What I find ludicrous is the 100km/h speed limit on the brand new freeway in Melbourne: Eastlink. 3 lanes, perfect surface and dead straight. It is mind numbingly boring to travel along this road at 100km/h when the road is empty (often.) There are plenty of hidden cameras on the road so attempting to go at a "reasonable" speed is not worth the financial risk.

      Absolutely agree. Eastlink would be a prime candidate for 130km/h. It's so mind numbing that you end up going faster without realising it: then you get a letter in the mail.

      Have to agree with you there.

      There's no reason a higher speed limit couldn't be enacted on newer, safer roads like the Eastlink.

      But, as many others have pointed out, driver education is a must before this should come into affect.

    It's inappropriate in Aus, unless we rebuild 90% of the roads. Most roads are made of tar, which is not designed for high speeds due to the material tends to get soft at high heat/speeds. (don't believe me? be on the lookout for main roads with lots of truck traffic and made of tar, you'll see 2 dips on the road that look like car tracks) Reason we use it is because it's cheap, and weight isn't an issue on flat ground. Bridges use concrete because it acts both as a surface and support, so unless we all travel at 130 km/h on bridges ONLY, this doesn't look very feasible for the foreseeable... 100 years =P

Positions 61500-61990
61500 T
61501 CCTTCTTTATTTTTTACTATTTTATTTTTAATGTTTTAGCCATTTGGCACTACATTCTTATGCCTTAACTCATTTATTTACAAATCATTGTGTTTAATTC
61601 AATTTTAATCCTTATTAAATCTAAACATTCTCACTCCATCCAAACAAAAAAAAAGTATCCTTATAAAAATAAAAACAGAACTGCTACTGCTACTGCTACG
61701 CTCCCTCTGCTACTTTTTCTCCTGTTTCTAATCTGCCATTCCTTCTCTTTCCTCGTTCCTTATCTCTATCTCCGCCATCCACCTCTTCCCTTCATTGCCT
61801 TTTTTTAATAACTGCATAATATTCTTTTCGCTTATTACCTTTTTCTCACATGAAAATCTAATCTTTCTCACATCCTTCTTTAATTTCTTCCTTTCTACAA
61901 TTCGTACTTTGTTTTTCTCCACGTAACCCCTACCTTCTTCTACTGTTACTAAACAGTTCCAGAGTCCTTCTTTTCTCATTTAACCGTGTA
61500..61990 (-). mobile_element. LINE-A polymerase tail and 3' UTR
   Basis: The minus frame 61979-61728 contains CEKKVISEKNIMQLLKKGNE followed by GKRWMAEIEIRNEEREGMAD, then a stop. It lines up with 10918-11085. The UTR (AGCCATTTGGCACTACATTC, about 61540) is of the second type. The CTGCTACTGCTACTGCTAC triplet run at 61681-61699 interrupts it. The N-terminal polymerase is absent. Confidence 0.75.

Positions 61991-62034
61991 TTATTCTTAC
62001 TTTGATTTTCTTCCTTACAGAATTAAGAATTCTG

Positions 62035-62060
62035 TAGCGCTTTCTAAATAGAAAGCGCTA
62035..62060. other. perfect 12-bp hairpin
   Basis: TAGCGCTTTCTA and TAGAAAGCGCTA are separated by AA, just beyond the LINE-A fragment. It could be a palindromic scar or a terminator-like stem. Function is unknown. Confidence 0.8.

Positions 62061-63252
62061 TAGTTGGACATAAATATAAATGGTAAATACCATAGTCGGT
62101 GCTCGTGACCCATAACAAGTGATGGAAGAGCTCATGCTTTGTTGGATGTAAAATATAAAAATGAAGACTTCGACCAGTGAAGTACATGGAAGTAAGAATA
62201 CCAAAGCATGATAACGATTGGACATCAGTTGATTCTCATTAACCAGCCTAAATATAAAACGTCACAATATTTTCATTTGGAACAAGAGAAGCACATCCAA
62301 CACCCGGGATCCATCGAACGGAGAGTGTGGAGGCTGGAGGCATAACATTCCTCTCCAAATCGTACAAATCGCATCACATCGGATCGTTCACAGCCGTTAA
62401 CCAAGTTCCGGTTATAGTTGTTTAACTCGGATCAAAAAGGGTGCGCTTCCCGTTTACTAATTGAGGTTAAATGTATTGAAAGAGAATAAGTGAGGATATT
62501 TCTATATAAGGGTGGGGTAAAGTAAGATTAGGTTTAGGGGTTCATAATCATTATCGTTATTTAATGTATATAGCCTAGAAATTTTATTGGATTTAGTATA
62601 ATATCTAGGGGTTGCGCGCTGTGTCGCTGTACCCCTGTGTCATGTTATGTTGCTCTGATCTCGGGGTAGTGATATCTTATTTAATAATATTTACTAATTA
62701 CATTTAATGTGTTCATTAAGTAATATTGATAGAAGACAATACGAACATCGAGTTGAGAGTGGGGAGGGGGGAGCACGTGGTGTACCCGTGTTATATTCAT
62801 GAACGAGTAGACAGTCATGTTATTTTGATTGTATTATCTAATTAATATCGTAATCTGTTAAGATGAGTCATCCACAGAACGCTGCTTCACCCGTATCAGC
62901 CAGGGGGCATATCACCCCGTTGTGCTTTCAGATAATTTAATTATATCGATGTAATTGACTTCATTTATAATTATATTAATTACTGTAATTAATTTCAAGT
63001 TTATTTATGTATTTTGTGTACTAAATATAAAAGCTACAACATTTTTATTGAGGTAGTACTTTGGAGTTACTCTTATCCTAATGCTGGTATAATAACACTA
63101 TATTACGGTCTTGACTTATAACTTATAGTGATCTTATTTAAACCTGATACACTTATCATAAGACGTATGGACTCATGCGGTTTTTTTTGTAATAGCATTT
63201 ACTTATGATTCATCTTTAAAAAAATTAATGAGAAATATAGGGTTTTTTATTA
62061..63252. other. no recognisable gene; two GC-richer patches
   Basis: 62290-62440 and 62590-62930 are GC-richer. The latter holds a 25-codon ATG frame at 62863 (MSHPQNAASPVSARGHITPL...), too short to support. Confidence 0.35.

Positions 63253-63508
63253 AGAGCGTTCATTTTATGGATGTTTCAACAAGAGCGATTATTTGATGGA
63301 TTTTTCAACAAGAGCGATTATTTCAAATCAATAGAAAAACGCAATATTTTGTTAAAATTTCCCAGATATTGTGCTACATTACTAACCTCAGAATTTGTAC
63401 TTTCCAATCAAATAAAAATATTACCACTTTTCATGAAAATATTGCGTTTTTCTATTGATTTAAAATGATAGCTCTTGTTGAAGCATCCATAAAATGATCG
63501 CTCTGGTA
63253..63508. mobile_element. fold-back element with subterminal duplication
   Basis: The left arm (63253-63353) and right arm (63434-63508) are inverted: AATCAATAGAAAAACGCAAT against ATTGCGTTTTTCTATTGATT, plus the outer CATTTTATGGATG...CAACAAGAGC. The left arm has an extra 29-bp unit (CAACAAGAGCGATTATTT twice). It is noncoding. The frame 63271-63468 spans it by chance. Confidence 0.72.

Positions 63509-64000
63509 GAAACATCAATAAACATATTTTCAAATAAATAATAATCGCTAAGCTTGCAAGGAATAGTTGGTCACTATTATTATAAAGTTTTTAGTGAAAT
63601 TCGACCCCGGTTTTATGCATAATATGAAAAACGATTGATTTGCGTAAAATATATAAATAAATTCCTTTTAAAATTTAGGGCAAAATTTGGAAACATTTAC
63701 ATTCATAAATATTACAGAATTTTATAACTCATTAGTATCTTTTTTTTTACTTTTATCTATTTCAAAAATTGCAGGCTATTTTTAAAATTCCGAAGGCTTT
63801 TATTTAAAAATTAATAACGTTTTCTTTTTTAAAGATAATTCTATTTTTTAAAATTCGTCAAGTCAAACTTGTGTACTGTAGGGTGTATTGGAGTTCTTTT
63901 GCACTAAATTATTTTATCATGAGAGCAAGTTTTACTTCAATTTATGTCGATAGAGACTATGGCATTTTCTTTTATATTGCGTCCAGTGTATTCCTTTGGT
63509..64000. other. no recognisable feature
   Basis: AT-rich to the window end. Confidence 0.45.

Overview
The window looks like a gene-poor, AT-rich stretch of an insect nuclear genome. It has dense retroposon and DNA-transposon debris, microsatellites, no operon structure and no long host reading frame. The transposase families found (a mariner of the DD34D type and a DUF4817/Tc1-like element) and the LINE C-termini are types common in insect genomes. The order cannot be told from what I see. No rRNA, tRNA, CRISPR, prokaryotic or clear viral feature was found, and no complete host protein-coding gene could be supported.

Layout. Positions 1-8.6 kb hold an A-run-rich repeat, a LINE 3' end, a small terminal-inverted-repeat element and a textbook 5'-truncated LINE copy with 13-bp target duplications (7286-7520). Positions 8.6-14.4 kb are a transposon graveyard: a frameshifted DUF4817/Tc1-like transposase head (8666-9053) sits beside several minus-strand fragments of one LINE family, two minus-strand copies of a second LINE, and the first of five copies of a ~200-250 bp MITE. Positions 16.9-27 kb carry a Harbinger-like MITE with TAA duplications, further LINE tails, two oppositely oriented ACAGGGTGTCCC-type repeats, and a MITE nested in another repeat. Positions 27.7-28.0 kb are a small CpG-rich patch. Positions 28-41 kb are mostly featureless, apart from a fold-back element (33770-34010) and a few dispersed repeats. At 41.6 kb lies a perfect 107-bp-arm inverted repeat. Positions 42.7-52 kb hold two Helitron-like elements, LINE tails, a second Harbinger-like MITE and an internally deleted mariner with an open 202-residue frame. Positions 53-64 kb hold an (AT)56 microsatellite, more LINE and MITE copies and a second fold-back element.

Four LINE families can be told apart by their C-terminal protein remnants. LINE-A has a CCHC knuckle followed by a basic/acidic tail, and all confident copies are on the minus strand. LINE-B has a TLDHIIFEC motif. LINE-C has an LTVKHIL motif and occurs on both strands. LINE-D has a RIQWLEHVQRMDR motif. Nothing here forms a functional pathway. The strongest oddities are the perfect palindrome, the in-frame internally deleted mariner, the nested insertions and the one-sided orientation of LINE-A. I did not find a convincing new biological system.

Faster Speed = getting to destination quicker which means Less Fatigue which is the main cause of accidents on our highways "Proven"

    As a regular highway driver in NSW and VIC, I would estimate that over 90% of the cars on an 110 posted highway are cruising at around 120/125 anyway, let's stop pissing around and make it legal.

    I agree with Steve, at 130 I feel significantly more attentive and aware of my surroundings as I drive as compared to 110, and it doesn't lessen over time during the drive.

    The only thing changing the speed limit would do is lower the income for the various councils from traffic infringement fines.
    People already regularly travel at 120-130km/h on freeways, have been doing for years.
    also its complete crap that Aus cars (or Jap) can't do high speeds becaus they're not designed for it where European cars are
    Aus cars can do the same speeds just as safely

    I lived in the Territory a few years back before they introduced the speed limits. Open road speed limits were AMAZING!

    I'm all for 130km. Lots of people speed anyway.

    There is also the case that some roads had higher speed limits but due to the number of accidents the limit was reduced.

    Fatigue and comfort is the biggest problems.
    As indicated in another post, " it did not feel like we were going that fast." Just indicates that you could be driving at an un safe speed and not be aware of it.

    If Top Gear shows us anything is that even a reasonably priced car can be driven so differently around a track with instruction prior on how best to do so, that on regular roads we are stuck with what is safe for the majority which included first time drivers.